This question already has an answer here:

I've been having a small back and forth on another website about the nature of objects that fall into black holes.

I know that they never reach the event horizon from the perspective of a distant observer. They slow down and appear to stop. The image then redshifts to infinity and disappears.

I also know that from the perspective of the object, it crosses the event horizon like it would move through normal space, and then joins the singularity.

How I reconcile these is that it's just the image of the object that remains outside the event horizon. Using simple physics, you can calculate the acceleration due to the gravity that the object would feel, and be drawn past the event horizon at a very high speed. So in my mind the object can't actually freeze at the event horizon. It's just that the high gravity warps the light coming from the object so that the distance it has to travel is stretched out, leading to a redshift.

The other person disagrees, and says that since the object is visible, and frozen, that in his perspective it is still actually there. That the object itself hasn't yet crossed the event horizon. He'd be able to shine a laser on it and get light back.

He says this is caused by gravitational time dilation. Time appears to move more slowly when close to higher gravity objects.

This doesn't sit right with me.

Say that with the simple physics calculations, you know an object would cross the event horizon at time Tn, from its own perspective. The outside observer is to shine a laser on the object at time Tn + 1 second, from the observer's perspective.

I feel like the laser would never reach the object and reflect back to the observer. At time Tn + 1, the object would be beyond the event horizon from the object's perspective.

The other guy countered that time never reaches Tn, because the time dilation goes to infinity as the object approaches the event horizon. Tn + 1 comes just fine for the observer, so they can shine the laser on the object and those photons would return to the observer.

Which one of us is incorrect? I get the feeling it might be both. I'm fairly certain about my own understanding, but I can't find anything to disprove what the other guy is saying.

If what he is saying is true, then that means that nothing can ever enter a black hole. It would take an infinite amount of time. Any objects that were pulled up to the event horizon would be frozen in time for trillions of years and they would suddenly pop into existence when the black hole evaporates.

That doesn't make sense as black hole become bigger as they consume matter. In my understanding.


marked as duplicate by DilithiumMatrix, user36790, Gert, Michael Seifert, Hritik Narayan Dec 23 '15 at 5:11

This question has been asked before and already has an answer. If those answers do not fully address your question, please ask a new question.

  • 2
    $\begingroup$ "It would take an infinite amount of time." - whose time? $\endgroup$ – Alfred Centauri Dec 15 '15 at 1:19
  • $\begingroup$ Yeah, that's what I don't understand, it'd be from both an observer's perspective and the object entering the black hole. In some other explanations of this people have said that the object would observe falling toward the event horizon as normal, and as they get close, time speeds up on the outside. They see the entire universe's history go by, and trillions of years later the black hole dies before they would have fallen in. $\endgroup$ – G3n0c1de Dec 15 '15 at 1:37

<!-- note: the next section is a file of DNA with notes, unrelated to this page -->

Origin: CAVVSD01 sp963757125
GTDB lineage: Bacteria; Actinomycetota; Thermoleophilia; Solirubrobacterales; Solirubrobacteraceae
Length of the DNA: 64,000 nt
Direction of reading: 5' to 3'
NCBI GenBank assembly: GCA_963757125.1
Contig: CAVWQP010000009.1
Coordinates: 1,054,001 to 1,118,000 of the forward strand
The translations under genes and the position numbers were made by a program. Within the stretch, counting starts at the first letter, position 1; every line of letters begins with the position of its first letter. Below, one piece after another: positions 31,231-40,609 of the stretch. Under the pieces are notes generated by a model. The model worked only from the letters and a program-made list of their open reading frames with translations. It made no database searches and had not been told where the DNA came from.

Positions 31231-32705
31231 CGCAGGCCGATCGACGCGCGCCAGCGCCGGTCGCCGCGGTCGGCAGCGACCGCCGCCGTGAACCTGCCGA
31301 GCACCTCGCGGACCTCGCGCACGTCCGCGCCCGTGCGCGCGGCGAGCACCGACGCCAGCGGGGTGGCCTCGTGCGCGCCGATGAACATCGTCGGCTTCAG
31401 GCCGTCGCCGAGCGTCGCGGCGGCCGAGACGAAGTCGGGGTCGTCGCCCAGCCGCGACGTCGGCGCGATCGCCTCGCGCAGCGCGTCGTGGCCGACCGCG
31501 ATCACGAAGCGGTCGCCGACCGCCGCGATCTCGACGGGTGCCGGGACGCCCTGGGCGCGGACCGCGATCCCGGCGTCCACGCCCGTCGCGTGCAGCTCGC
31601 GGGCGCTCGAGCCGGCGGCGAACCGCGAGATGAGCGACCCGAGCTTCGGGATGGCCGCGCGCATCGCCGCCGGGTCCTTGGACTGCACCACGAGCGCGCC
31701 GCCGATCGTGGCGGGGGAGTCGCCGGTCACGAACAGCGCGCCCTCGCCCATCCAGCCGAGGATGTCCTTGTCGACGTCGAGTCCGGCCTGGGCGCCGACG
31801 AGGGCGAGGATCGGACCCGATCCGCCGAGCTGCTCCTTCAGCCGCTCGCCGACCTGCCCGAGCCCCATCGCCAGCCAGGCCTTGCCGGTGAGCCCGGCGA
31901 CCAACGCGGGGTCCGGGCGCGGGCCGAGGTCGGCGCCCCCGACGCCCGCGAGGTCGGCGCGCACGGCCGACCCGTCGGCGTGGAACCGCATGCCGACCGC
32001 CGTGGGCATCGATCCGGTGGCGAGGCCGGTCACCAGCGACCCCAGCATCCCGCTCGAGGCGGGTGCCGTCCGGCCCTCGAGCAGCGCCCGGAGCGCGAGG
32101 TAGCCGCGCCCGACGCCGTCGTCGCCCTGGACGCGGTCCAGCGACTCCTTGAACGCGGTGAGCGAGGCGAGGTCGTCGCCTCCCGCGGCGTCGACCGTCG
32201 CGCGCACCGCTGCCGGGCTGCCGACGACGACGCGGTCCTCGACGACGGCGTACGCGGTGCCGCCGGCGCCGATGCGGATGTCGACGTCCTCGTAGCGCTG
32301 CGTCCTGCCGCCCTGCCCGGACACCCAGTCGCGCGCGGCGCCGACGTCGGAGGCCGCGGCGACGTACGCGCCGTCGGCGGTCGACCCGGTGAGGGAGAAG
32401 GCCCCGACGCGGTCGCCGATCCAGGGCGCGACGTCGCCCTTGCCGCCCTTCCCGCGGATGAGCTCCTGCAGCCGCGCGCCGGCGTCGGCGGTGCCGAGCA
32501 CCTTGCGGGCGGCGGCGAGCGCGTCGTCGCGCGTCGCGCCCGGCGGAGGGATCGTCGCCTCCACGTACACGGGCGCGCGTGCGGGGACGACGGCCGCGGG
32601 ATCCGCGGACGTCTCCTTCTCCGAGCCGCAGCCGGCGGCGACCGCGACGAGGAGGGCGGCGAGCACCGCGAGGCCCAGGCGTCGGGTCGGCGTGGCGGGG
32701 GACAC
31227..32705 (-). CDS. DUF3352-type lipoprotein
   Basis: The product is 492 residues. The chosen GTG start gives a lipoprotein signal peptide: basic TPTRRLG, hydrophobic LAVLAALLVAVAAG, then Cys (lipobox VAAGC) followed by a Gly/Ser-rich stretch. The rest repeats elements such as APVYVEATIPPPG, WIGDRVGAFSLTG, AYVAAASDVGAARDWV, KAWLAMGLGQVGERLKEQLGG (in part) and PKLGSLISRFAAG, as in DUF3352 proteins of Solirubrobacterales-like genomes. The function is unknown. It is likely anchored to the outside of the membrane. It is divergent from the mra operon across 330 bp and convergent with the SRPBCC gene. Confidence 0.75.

• $\begingroup$ There are quite a few questions and answers already here regarding such controversies; you might see a few in the column to the right. $\endgroup$ – Alfred Centauri Dec 15 '15 at 2:00
  • 5
    $\begingroup$ This explanation with it's diagram says that things take finite time to cross the event horizon and reach the singularity. Which more or lines up with my mode of thinking. I have no experience with those diagrams, however. But looking through the other answers, it seems like there isn't much of a consensus about this topic. Like this post. $\endgroup$ – G3n0c1de Dec 15 '15 at 2:49
  • $\begingroup$ That makes sense given how theoretical this all is, there's room for discussion. Looking at John Rennie's diagram, how does that line up with what the guy I'm debating with says? I feel like he'd argue that from the outsider's perspective, the infalling object will never cross into region II from their point of view, so they'd be able to shine a light on it forever. $\endgroup$ – G3n0c1de Dec 15 '15 at 2:53

Black holes are strange. The best way to explain the idea of shining a laser on an object falling into the black hole is to say time ends at the event horizon. Yes the laser light will reach the image of the object (but not the object itself) exactly as it crosses the event horizon. That will be true for anything going into the black hole for the rest of history of the universe. But, we (being outside) will never see it actually get to the first object. To say it another way, everything that enters a black hole arrives at the singularity inside at the same time. And from the point of view of the black hole's singularity that time appears to be the end of the universe and the time it became a black hole (at the "same time") because time no longer advances inside the black hole.

  • $\begingroup$ I mostly agree. $\endgroup$ – Jason Williams Nov 8 '17 at 20:36

Not the answer you're looking for? Browse other questions tagged or ask your own question.